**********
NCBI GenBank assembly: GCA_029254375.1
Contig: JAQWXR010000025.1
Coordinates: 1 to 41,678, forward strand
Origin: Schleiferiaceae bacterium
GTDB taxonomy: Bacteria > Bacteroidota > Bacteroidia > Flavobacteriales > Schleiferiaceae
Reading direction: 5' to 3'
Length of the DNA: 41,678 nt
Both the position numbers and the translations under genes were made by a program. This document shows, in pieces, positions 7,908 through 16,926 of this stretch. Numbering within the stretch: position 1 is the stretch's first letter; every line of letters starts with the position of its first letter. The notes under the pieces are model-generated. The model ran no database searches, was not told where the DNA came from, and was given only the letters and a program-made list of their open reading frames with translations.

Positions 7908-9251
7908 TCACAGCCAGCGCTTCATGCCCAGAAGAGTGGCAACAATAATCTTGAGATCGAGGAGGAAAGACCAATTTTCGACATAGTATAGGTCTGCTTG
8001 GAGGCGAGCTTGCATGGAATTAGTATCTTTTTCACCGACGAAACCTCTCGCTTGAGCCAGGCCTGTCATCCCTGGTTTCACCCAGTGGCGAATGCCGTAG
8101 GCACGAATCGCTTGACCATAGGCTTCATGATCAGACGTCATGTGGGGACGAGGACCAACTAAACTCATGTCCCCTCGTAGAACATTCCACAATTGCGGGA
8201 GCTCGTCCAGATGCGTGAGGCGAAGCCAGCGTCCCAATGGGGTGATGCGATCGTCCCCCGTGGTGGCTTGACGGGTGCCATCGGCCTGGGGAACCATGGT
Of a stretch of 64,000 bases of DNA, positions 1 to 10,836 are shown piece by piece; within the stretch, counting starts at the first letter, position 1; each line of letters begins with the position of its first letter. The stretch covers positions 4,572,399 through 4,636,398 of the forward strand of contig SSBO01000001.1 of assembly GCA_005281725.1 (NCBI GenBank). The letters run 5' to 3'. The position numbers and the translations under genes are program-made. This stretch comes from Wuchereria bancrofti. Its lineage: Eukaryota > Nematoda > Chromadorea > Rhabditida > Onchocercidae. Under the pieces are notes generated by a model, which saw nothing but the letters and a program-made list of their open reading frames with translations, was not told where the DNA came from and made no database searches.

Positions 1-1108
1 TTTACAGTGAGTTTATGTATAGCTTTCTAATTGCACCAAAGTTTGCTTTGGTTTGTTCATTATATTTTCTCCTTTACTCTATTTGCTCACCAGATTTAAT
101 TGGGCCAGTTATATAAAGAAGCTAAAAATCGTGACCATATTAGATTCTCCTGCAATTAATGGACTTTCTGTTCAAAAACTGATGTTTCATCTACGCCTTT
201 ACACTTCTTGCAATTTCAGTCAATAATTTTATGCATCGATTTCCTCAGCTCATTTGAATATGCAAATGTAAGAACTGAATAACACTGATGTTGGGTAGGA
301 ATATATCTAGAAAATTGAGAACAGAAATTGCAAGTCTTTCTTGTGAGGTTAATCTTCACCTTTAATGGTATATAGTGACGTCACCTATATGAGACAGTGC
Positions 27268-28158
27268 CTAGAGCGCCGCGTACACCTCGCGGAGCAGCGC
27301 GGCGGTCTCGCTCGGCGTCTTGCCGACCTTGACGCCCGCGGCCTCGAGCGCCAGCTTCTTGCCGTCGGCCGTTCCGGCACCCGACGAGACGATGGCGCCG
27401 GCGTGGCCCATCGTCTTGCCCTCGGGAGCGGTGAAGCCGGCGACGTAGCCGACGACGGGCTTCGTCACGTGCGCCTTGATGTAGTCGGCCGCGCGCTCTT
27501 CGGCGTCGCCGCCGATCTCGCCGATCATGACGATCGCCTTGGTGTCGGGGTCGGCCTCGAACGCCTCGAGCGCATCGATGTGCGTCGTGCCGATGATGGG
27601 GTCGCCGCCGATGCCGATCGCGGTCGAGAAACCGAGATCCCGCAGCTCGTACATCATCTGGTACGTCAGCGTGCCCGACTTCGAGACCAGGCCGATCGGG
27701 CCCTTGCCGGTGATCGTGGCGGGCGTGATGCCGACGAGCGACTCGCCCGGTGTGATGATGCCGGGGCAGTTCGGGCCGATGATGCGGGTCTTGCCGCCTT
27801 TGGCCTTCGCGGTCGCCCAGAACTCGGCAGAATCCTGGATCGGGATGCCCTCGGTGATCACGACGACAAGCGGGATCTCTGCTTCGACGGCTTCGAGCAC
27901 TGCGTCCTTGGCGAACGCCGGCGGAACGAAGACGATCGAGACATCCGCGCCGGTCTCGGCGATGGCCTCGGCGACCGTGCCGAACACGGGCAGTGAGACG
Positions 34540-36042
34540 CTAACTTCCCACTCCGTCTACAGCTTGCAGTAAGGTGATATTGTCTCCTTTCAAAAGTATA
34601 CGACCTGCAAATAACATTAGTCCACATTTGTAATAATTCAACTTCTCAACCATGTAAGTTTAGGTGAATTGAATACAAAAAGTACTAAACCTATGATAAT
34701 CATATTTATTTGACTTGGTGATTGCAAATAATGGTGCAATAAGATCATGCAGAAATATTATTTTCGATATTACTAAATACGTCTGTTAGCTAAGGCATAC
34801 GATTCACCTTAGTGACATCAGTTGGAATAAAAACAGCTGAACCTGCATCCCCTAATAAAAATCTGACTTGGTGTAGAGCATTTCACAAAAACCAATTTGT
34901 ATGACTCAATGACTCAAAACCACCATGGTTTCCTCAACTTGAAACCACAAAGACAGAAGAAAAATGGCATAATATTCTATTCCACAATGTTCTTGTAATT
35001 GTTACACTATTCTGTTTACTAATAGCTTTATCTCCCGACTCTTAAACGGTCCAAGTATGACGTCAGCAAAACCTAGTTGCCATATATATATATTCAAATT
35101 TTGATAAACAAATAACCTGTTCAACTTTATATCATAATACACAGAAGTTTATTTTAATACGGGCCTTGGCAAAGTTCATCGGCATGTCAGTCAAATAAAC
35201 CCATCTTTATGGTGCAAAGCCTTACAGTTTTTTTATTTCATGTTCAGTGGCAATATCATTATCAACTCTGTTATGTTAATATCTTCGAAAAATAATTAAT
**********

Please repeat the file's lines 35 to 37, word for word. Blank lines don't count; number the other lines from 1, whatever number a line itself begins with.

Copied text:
35001 GTTACACTATTCTGTTTACTAATAGCTTTATCTCCCGACTCTTAAACGGTCCAAGTATGACGTCAGCAAAACCTAGTTGCCATATATATATATTCAAATT
35101 TTGATAAACAAATAACCTGTTCAACTTTATATCATAATACACAGAAGTTTATTTTAATACGGGCCTTGGCAAAGTTCATCGGCATGTCAGTCAAATAAAC
35201 CCATCTTTATGGTGCAAAGCCTTACAGTTTTTTTATTTCATGTTCAGTGGCAATATCATTATCAACTCTGTTATGTTAATATCTTCGAAAAATAATTAAT